Someone recently bought a lock of John Lennon’s hair for more than $48,000. (That’s Canadian dollars—it’s about $35,000 in US dollars).
The 10-centimetre (four-inch) strand of hair is about 50 years old. Hairdresser Klaus Barbuck gave Lennon a haircut in 1966. He saved the hair all that time. It turns out, it was a smart idea.
John Lennon is a famous British musician—one of the most famous in the world. He was one of the Beatles, perhaps the most popular rock band in history. After the Beatles broke up in 1970, Lennon went on to have an extremely successful solo career.
While he was with the Beatles, he co-wrote (often with fellow Beatle Paul McCartney) most of the Beatles’ biggest hits. He was also one of the band’s lead singers, so when you hear a Beatles song, chances are John Lennon wrote it and can be heard singing it.
Lennon died tragically in 1980 when he was 40 years old, but music lovers around the world still remember him and his songs, including “A Hard Day’s Night,” “Help!” and “I Wanna Hold Your Hand” when he was with the Beatles and “Imagine” and “Give Peace a Chance” after the Beatles broke up.
That’s why a lock of his hair—something that, for most people, would simply be swept off the floor and discarded—was so valuable.
Before Lennon’s hair was cut, it was quite long—in fact, many people remember John Lennon for having very long hair in the 60s. The hairdresser cut it so Lennon could act in a movie, “How I Won the War,” about a fictional British army troop.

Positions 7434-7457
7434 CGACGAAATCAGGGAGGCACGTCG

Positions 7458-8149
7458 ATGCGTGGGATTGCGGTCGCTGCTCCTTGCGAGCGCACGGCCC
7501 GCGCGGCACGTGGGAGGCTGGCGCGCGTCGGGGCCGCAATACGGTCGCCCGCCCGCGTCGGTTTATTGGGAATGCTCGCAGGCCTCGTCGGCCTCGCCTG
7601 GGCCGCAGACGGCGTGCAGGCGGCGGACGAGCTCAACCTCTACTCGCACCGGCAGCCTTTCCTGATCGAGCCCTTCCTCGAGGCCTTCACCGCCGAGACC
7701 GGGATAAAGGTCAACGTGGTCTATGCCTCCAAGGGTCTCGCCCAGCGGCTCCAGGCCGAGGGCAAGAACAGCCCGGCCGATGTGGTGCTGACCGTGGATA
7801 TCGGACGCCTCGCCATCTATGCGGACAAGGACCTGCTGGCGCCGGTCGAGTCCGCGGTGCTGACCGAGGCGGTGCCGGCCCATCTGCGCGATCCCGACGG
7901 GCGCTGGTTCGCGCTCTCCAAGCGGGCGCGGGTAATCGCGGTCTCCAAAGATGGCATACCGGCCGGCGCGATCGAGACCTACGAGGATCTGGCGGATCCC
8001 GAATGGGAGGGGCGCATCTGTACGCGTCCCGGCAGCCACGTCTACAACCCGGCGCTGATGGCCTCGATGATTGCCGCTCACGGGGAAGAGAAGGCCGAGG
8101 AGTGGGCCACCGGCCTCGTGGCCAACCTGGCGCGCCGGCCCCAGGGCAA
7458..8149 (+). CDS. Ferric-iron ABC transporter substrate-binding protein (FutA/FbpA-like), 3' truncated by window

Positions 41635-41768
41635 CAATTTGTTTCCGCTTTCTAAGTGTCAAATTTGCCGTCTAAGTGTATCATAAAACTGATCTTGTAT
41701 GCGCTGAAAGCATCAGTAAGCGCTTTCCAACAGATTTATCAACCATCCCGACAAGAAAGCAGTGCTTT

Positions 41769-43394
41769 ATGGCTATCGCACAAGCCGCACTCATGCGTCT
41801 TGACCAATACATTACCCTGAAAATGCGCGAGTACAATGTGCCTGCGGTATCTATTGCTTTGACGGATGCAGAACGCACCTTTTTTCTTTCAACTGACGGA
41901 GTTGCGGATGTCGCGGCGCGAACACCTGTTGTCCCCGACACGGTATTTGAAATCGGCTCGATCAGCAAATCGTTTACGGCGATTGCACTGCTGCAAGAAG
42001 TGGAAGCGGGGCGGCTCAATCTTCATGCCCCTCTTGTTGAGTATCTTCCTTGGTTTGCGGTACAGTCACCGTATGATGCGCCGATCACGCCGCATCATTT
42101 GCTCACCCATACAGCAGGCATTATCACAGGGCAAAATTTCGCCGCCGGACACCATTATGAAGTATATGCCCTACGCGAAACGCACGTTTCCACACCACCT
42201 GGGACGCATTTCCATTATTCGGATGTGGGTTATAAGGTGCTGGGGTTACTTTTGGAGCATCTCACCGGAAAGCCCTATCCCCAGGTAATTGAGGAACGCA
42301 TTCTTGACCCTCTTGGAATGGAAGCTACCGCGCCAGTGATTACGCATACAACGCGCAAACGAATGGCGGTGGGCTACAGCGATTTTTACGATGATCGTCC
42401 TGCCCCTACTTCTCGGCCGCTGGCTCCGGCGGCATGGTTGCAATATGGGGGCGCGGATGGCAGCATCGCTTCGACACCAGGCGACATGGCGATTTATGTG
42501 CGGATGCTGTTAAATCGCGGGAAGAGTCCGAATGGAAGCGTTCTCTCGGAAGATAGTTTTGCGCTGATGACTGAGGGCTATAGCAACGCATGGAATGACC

Paul Fraser, who lives in Britain and collects Beatles memorabilia (things from and about the Beatles), bought the strand of hair. He paid about three times more than anyone expected, according to the British newspaper The Guardian.
By Jonathan Tilly
Make a list of five of heroes or celebrities you look up to. If you could own something that belonged to each of them, what would it be?
Reading Prompt: Responding to and Evaluating Texts
Do you think Mr. Fraser spent his money wisely? Why or why not?
Express personal opinions about ideas presented in texts (OME, Reading: 1.8).
Make judgements and draw conclusions about the ideas and information in texts and cite stated or implied evidence from the text to support their views (OME, Reading: 1.8).
Evaluate the effectiveness of both simple and complex texts based on evidence from the texts (OME, Reading: 1.8).
Language Feature: Metaphor
A metaphor is a comparison between two things that does NOT use the words: “like,” “than,” or “as.” Because of this, the comparison is meant to be understood more strongly by the reader.
Do you know that the term “lock of hair” is a metaphor. A lock in this sense means twig, as in a twig on a plant.
Circle the metaphors in the sentences below:
- My mom says that my room is a disaster area.
- Don’t go outside, it’s raining cats and dogs!
- After the meeting, I felt really cut down.
- Mr. Salerno planted seeds of wisdom in his student’s ears.
- Marcus Stroman was throwing fireballs at spring training.